Tag: Sukiyaki Western Django

The Good, the Bad, the Weird

Korean cinema has really flourished over the last five years under the guidance of directors like Chan-wook Park and Joon-hoo Bong, and you could probably add Ji-woon Kim to that list as well. Though his last two movies (the horror thriller “A Tale of Two Sisters” and the crime drama “A Bittersweet Life”) haven’t had much of an impact overseas, his latest film is a fresh and fun action comedy that transcends its midnight movie façade to succeed as a true cult classic in the making. Unlike Takashi Miike’s “Sukiyaki Western Django,” which failed to make the most of its East-meets-West potential, “The Good, the Bad, the Weird” actually has a solid story and some great acting to go along with its flashy set pieces.

Clearly inspired by Sergio Leone’s “The Good, the Bad and the Ugly,” Kim’s film takes place in 1930s Manchuria where three strangers – a bounty hunter (Woo-sung Jung), an assassin (Byung-hun Lee), and a clumsy thief (Kang-ho Song) – face off for possession of a stolen treasure map while being pursued by a group of bandits and the Japanese army. Though it’s a bit long at 130 minutes, Kim does well to keep the story moving along as we learn more about the characters and how they’re connected to one another. Granted, the supposed Good of the film isn’t really all that good considering he kills the most people, and Jung makes him so mysterious that he’s also the least identifiable, but the other two actors are perfect in their respective roles – particularly Song, who’s so amusing as the comic relief that it’s hard to imagine the movie working as well as it does without him in the mix. The film also features a handful of incredible action sequences that underscore everything that’s great about “The Good, the Bad, the Weird,” and although it might not appeal to everyone, it’s one of the most wildly entertaining movies that I’ve seen all year.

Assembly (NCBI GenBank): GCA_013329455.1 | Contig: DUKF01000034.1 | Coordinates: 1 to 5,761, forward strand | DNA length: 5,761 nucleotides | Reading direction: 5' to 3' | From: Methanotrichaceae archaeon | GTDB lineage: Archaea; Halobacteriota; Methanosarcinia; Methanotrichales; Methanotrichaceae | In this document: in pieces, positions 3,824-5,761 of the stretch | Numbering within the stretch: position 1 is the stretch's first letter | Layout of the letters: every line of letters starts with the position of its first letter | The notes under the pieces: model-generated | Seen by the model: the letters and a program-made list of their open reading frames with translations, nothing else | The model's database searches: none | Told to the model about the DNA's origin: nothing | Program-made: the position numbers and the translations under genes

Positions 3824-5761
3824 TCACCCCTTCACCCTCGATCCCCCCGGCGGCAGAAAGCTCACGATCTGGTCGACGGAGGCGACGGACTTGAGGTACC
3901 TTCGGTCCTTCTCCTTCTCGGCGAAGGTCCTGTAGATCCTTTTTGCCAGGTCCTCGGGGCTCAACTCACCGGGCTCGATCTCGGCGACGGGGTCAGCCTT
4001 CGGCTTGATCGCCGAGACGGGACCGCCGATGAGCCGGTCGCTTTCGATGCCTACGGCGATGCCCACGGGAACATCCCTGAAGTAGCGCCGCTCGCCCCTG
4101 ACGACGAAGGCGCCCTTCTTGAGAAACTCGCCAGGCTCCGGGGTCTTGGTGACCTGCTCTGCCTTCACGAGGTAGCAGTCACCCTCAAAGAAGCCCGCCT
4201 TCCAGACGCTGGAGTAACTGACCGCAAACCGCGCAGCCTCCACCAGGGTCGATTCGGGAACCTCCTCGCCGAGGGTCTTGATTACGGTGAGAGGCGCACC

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Sukiyaki Western Django

Director Takashi Miike is one strange dude, and that inherent weirdness is on full display in “Sukiyaki Western Django,” an unofficial remake of “A Fistful of Dollars” using a mostly Japanese cast speaking broken English. Set a few hundred years after the Genpei War, the movie takes place in a city called Utah-Nevada where two rival gangs – the Reds and the Whites – battle for control over a legendary treasure hidden somewhere in town. When a lone gunman arrives one day, the leaders of both clans try to woo him over to their side, only to discover that the nameless sharpshooter has plans of his own. Unfortunately, Miike’s homage to the Sergio Leone spaghetti westerns feels more like parody, and the choice to have his Japanese actors speak English (even though most of them are just sounding out the words phonetically) is just the start of the problems. The story jumps around so much that it’s difficult to keep the paper-thin story straight, the dialogue is incredibly lame, and there’s a surprising lack of action for a movie whose trailer was loaded with it. Additionally, most of the comedy injected into the story doesn’t work very well (namely a schizophrenic sheriff who comes off looking like Gollum from “Lord of the Rings”), and Quentin Tarantino delivers his worst onscreen performance since “Little Nicky.” “Sukiyaki Western Django” isn’t even half the film it could have been, and while many will expect something along the lines of a fun midnight movie, all you’ll find is a great idea gone to waste.

Click to buy “Sukiyaki Western Django”

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